Glass Houses: Lillian Harden

(The Main House)

When: On view through February 16th, 2012

Where: Montserrat College of Art, 23 Essex Street, Beverly, MA 01915

How: Official Website

What/Why: Such an interesting series/concept. View additional houses here.


Jerry Uelsmann

(Untitled (Self-portrait as Robinson and Rejlander))

When: On view January 21st-March 3rd, 2012

Where: Robert Klein Gallery, 38 Newbury Street, Fourth Floor, Boston, MA 02116

How: Official Website

What/Why:“Before Photoshop allowed image makers to bend reality to their will with a single keystroke there was Jerry Uelsmann. He created surreal images the hard way — not with digital shortcuts, but working in a darkroom with seven enlargers and multiple negatives. Now that’s layers.” -Excerpt from Dec 2011 NYT Article


Director’s Choice: The Subject is Maine

(Croquet and Hats, Dorothy Eisner)

When: On view Saturday January 21st through March 3rd, 2012

Where: Acme Fine Art, 38 Newbury Street, Boston, Massachusetts, MA

How: Official Website

What/Why: “ACME Fine Art will welcome in the New Year with an exhibition of watercolors and oil paintings by four notable modern artists who chose the coast of Maine as their subject matter during the mid-twentieth century’s revolutionary artistic heyday. The artists selected for this thematic group exhibition curated by Gallery Director David Cowan are: Maurice Freedman, Dorothy Eisner, Philip Malicoat, and Michael Loew. The exhibition will open with a reception from 3:00 to 5:00 p.m. on Saturday, 21 January 2012, and will remain on view through Saturday the 3rd of March.

The four artists whose work will be represented in the exhibition all demonstrate both and affinity and an appreciation for Maine’s rocky coastline in their work; however, they also share a singularly modern artistic viewpoint on Maine as subject matter. Beyond subject, it is important to acknowledge that each of artist’s body of work reveals a unique and highly personal point of view. The curatorial intent is that through the juxtaposition of this particular group of artists’ distinctly different approaches to representational abstraction as demonstrated in the artwork selected, the intellectually and emotionally rich aspects of each will be brought into focus and highlighted.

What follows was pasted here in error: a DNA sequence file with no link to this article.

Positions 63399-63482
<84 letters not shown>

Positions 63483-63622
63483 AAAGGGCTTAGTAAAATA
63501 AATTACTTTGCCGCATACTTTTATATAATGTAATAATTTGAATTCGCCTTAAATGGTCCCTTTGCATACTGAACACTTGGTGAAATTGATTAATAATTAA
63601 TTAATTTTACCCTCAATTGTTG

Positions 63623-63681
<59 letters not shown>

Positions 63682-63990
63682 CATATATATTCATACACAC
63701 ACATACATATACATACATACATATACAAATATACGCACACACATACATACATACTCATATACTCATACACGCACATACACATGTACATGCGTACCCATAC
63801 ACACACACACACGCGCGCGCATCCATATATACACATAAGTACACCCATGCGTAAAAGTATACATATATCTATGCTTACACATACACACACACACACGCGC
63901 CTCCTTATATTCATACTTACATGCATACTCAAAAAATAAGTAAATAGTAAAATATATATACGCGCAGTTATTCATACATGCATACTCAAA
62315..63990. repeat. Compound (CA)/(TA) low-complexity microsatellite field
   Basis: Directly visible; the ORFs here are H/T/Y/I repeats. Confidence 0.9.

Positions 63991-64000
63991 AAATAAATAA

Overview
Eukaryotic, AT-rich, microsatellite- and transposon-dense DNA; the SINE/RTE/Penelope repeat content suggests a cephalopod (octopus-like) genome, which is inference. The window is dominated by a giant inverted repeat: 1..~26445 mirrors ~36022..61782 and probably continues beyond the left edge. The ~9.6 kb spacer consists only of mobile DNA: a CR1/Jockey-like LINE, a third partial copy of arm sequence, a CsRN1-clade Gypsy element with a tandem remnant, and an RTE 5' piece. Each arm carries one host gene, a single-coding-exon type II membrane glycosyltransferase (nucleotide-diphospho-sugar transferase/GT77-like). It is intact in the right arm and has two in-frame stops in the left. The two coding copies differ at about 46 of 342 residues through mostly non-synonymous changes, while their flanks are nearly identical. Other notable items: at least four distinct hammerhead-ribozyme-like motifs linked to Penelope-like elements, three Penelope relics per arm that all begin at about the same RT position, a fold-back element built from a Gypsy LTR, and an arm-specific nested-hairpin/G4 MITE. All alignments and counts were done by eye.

Maurice Freedman’s deliciously chromatic canvases are a paean to the Expressionist idiom and tradition of both American and Northern European modern art. Michael Loew’s sensitively conveyed watercolors hover between Neo-plasticism and Expressionism, and the result is a kind of luminous, painterly poetry that reveals Loew’s personal perspective on Monhegan Island. Dorothy Eisner’s spirited paintings of her beloved Cranberry are intensely personal in a different way. They are a joyous riot of bold color and form that capture a place and this artist’s world within it. Philip Malicoat’s retreat in Jonesport Maine inspired canvases and watercolors that are carefully composed and quietly reflective. The quality of light and the distinctive viewing angle often taken by Malicoat give the artwork a moody, almost surreal quality, while at the same time creating a sense of timeless memory.”


David Martsolf


When: On view through January 31st, 2012

Where: Galatea Fine Art, 460B Harrison Avenue, Boston, MA

How: Official Website